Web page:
In his book, IMNL, page ___, SM explains that ancestors of today’s AD wished about what we here and now would become when we got our acts together. They had certain hopes and desires for we who would mentally die and experience a rebirth.

What are your hopes? What are your dreams? What do you not want to see in the future, Afrodescendants? For Afrofuturist creatives to get ahead, it will be important to focus on not only creating space, but supporting platforms that protect your ideas in the Melting Pot of America.

The wisdom that Silis Muhammad makes readily-available to Afrodescendants provides the ability to self-actualize in a space and place that we Afrodescendants can call our own.


How do you know if you’re on a path of Afrodescendant Self-Actualizaton?

In his body of work, Silis Muhammad has written in many centerfold articles of Muhammad Speaks, and delivered many lectures, on the civil death of Afrodescendants. Over the years, Mr. Muhammad has communicated several characteristis of self actualizing Afrodescendants:

  • recognize the need for Afrodescendant human rights
  • work to restore their humanity through collecive action
  • work to receive reparations


Reviewing these characteristics of self-actualization, can you assess the progress in your development?

For example:

– Do you have freedom of movement to travel whereever you want to go on the globe?
– Do you enjoy justice in the country where you live or in the global community?
– Do you live a life equal to the most affluent racial groups in the country where you live?

Self-actualization can occur spontaneously as collective when Afrodescendant human rights are restored and reparations are realized.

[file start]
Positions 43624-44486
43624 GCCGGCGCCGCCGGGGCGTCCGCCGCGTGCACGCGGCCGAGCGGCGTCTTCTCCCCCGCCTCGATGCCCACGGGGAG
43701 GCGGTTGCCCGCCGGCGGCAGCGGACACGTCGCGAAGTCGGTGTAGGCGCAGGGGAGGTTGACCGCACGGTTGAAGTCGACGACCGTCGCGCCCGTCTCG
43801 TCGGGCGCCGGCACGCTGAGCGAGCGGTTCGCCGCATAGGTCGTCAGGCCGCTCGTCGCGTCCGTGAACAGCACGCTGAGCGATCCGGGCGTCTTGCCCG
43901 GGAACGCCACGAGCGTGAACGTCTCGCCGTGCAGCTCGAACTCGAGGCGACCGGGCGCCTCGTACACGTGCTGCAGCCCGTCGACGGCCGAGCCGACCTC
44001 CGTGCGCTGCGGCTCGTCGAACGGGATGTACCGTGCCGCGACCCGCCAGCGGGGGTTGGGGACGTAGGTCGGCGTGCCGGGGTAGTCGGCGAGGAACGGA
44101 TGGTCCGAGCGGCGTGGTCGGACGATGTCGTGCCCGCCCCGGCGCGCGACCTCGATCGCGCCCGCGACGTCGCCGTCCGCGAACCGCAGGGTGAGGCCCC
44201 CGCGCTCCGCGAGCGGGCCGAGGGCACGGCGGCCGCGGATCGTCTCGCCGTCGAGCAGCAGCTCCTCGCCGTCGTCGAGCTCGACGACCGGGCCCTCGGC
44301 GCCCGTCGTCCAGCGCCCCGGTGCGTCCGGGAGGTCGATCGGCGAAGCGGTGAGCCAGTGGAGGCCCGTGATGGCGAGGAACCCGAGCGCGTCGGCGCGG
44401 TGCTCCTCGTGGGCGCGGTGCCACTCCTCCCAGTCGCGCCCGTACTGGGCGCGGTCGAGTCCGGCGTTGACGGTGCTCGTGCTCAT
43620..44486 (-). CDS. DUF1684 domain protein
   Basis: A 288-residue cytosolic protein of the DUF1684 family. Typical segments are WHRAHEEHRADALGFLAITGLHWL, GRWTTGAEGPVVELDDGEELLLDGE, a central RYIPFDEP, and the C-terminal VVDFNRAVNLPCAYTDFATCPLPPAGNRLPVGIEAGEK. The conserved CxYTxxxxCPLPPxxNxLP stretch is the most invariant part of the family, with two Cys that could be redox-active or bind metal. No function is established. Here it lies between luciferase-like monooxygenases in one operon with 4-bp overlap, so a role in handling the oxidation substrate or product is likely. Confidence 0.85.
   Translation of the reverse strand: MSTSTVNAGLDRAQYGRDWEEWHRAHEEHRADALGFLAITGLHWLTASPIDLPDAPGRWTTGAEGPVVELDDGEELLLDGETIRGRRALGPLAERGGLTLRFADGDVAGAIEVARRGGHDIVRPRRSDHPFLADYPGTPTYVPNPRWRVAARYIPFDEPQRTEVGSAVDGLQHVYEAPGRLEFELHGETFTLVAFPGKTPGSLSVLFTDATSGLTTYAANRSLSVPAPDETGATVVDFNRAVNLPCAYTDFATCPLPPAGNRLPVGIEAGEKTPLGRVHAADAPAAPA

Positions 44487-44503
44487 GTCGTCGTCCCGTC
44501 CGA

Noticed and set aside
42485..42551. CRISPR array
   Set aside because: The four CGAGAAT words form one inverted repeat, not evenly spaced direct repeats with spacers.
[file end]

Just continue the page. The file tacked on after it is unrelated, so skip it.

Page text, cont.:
Because Afrodescendats are not safe (safety need), endure racism (belonging need), or discrimination (esteem need), your motivations are constantly focused on meeting these human needs in the socieities where we live.

When we stand in our Afrodescendant identity in a state of mastery, there’s no longer a feeling of incompleteness. Instead, you can just be.

(NOTE: Are You Looking For A way To Begin Reclaiming Yourself, Afrodescendant? Join my list and I’ll email you this quick, insightful cribsheet with exactly what you need to start self-actualization so you can take charge of your destiny.)


BSAM is a special place where many attendees can focus on Afrofuturism and not worry about the distractions of the outside world.

But when you leave the breakout sessions, the outside world is waiting for you.


What will you do to keep the same focus you found or experienced at BSAM 2019?

  • What’s the main thing you want to accomplish?
  • What are you going to start on first?

Writing down what you plan to accomplish after you get back to the ‘real world’ is the difference between leaving with good memories and leaving with action-steps.

Signup to reserve your space in the SELF-ACTUALIZING AFRODESCENDANT WORKSHOP coming soon by clicking here.